We did not stay in a farmer’s stone ranch as on our first foray into the Casentino, but at an unassuming and charming hotel, Albergo Falterona, in a 15th century palace in Stia.  While our room was London-hotel room-tiny, it was beautifully designed to make maximum use of every inch.  The decorating felt historically correct, yet it was unpretentious, even casual — a truly Tuscan feat that was refreshing and welcoming.  The bedroom easily accommodated three of us plus luggage and was complemented by a very modern bath — fresh and clean. Across the street, the hotel’s restaurant offered sophisticated nouvelle Italian cuisine and great wines, while not forgetting to offer excellent bistecca alla fiorentina.

 

 

 

 

 

 

 

 

After our horseback excursion, we explored the Apennines around Stia, working our way to the mountaintop called Croce ai Mori (Moors’ Cross).  The exceptional view from the 955 meter peak compensated for the switchback, sometimes one lane drive through the forest to the top. On the way back down, we lunched at Locanda Fonte allo Spino. Our appetizer of fried dough with stracchino and prosciutto was an unusually scrumptious dish.  Better yet was the chef’s take on pappardelle con cinghiale (wide noodles with boar sauce).  It was the best I‘ve tasted in years.  The secret: juniper berries and cinnamon incorporated into the sauce.

The pappardelle con cinguiale at Locanda Fonte allo Spino benefit from the addition of juniper berries and cinnamon — yum!

 All this hospitality and gastronomic quality makes one wonder why the Casentino isn’t a more popular destination.  In the meantime, the lack of tourists gives those in the know all the more space and quiet to take in all the region has to offer.

How to get from Lucca to Stia: Click Here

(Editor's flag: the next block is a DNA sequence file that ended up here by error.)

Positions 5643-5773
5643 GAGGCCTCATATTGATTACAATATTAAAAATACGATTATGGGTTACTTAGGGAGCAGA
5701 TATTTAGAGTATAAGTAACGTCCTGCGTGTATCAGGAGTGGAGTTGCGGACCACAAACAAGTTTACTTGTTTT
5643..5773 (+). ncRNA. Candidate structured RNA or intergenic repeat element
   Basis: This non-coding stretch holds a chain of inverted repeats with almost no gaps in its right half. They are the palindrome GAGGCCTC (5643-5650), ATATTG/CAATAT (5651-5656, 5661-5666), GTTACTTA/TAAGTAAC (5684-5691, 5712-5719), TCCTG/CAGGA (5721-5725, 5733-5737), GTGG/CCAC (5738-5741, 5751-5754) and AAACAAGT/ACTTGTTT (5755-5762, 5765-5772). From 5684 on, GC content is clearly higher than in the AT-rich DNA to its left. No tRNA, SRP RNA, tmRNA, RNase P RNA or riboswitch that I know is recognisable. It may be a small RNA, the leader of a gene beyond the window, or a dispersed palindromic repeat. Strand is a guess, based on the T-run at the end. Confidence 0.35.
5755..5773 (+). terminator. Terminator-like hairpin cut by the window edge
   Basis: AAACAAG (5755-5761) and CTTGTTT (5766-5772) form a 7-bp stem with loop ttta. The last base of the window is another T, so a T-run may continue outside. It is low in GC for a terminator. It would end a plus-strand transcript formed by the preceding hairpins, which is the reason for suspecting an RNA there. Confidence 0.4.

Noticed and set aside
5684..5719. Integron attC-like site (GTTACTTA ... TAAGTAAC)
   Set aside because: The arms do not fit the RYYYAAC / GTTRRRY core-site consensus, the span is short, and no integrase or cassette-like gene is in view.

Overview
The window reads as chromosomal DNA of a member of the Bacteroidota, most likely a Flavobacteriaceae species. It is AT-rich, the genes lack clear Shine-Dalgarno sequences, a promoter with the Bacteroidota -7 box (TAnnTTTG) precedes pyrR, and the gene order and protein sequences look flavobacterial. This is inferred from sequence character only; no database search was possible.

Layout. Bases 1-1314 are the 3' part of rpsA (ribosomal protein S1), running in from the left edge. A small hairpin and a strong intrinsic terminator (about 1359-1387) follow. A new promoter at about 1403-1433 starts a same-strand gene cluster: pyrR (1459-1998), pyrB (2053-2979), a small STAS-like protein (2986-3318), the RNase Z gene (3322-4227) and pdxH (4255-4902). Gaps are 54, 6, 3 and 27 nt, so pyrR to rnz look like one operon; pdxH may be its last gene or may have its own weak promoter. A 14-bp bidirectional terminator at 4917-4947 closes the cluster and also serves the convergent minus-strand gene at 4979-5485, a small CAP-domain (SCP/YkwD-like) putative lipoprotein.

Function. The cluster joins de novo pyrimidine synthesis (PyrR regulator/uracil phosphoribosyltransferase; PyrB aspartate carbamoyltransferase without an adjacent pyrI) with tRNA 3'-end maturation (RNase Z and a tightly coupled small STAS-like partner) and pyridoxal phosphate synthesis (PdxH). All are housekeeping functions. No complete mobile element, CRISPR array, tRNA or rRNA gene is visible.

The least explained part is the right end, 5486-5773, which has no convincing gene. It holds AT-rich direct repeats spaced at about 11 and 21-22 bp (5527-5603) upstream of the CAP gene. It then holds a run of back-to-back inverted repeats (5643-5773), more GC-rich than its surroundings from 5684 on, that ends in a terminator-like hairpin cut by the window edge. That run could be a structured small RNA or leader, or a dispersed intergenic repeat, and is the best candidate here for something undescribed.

Location, location, NOT

Posted Posted in Day Trips, Insider Food, Restaurants

It can be intimidating to defy SIRI and take the “road less traveled,” but the rewards can be huge.
On the way to Lucca from an errand in the Florentine suburb of Scandicci, we chose be different and take the Via Statale/State Route 66 (rather than the Autostrada 11) on the way home. While even my car’s GPS loudly insisted that I’d taken a wrong turn, we dove down a two lane highway between factories of furniture, fabric, and clothing, to discover one of the best authentic meals we’ve had in a very long time.

The Bar Giratempo in Quarrata (a suburb of Pistoia) is tiny, featuring nine tables in a clean modern setting (mostly outside). The fact that one end of the cafe` doubles as a resale shop of old clothes, may dissuade some, but in its quirky honest way Bar Giratempo brings back flavorful memories of the working class osterie that once served artists, bricklayers and other working class customers excellent meals at affordable prices in Firenze, so many years ago.

The kitchen prepared deliciously homemade Spaghetti alla Carbonara (customized, upon request, to a lower fat version with baked ham) and Gnocchi with Gorgonzola and Radicchio (photo below). The atmosphere was punctuated by jokes among truckers, and the occasional passing car on the nearby road. But considering we were seated on a terrace just 15 feet from the highway, all was peaceful. In fact we were impressed by the guests’ high expectations for lunch and felt a little slighted that the host hadn’t told us about the homemade tordelli (meat-filled ravioli) and super fresh ricotta that he happily offered to his regular guests… In addition to the great pastas, we had half a liter of house red, water, and a Crostata della Nonna for dessert, all for just 17 euros for two — definitely worth a visit if you are passing by.

Bar Giratempo, via Statale n. 172, Olmi Quarrata (PT) 0583 717369